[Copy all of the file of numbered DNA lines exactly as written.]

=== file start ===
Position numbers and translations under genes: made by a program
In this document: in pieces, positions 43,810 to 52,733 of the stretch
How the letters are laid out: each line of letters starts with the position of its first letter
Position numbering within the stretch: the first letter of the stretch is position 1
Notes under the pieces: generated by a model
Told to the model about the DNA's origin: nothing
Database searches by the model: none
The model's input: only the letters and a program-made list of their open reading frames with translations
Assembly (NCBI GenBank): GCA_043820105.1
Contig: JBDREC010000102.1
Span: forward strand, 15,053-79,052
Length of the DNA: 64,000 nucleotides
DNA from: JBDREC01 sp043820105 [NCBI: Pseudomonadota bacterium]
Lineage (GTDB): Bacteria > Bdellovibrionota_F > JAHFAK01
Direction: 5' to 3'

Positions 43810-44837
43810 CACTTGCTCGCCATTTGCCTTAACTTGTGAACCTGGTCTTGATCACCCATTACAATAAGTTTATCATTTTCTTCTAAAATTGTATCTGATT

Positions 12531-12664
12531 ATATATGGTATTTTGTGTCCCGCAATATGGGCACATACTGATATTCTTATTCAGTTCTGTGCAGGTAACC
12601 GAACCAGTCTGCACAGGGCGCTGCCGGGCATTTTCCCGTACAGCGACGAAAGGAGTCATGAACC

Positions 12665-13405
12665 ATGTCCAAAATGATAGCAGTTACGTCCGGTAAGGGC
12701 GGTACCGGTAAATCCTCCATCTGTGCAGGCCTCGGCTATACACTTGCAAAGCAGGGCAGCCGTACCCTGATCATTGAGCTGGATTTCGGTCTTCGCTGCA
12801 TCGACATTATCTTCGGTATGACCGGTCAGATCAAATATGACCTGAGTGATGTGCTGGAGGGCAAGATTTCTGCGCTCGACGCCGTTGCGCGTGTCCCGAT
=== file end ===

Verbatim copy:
Position numbers and translations under genes: made by a program
In this document: in pieces, positions 43,810 to 52,733 of the stretch
How the letters are laid out: each line of letters starts with the position of its first letter
Position numbering within the stretch: the first letter of the stretch is position 1
Notes under the pieces: generated by a model
Told to the model about the DNA's origin: nothing
Database searches by the model: none
The model's input: only the letters and a program-made list of their open reading frames with translations
Assembly (NCBI GenBank): GCA_043820105.1
Contig: JBDREC010000102.1
Span: forward strand, 15,053-79,052
Length of the DNA: 64,000 nucleotides
DNA from: JBDREC01 sp043820105 [NCBI: Pseudomonadota bacterium]
Lineage (GTDB): Bacteria > Bdellovibrionota_F > JAHFAK01
Direction: 5' to 3'

Positions 43810-44837
43810 CACTTGCTCGCCATTTGCCTTAACTTGTGAACCTGGTCTTGATCACCCATTACAATAAGTTTATCATTTTCTTCTAAAATTGTATCTGATT

Positions 12531-12664
12531 ATATATGGTATTTTGTGTCCCGCAATATGGGCACATACTGATATTCTTATTCAGTTCTGTGCAGGTAACC
12601 GAACCAGTCTGCACAGGGCGCTGCCGGGCATTTTCCCGTACAGCGACGAAAGGAGTCATGAACC

Positions 12665-13405
12665 ATGTCCAAAATGATAGCAGTTACGTCCGGTAAGGGC
12701 GGTACCGGTAAATCCTCCATCTGTGCAGGCCTCGGCTATACACTTGCAAAGCAGGGCAGCCGTACCCTGATCATTGAGCTGGATTTCGGTCTTCGCTGCA
12801 TCGACATTATCTTCGGTATGACCGGTCAGATCAAATATGACCTGAGTGATGTGCTGGAGGGCAAGATTTCTGCGCTCGACGCCGTTGCGCGTGTCCCGAT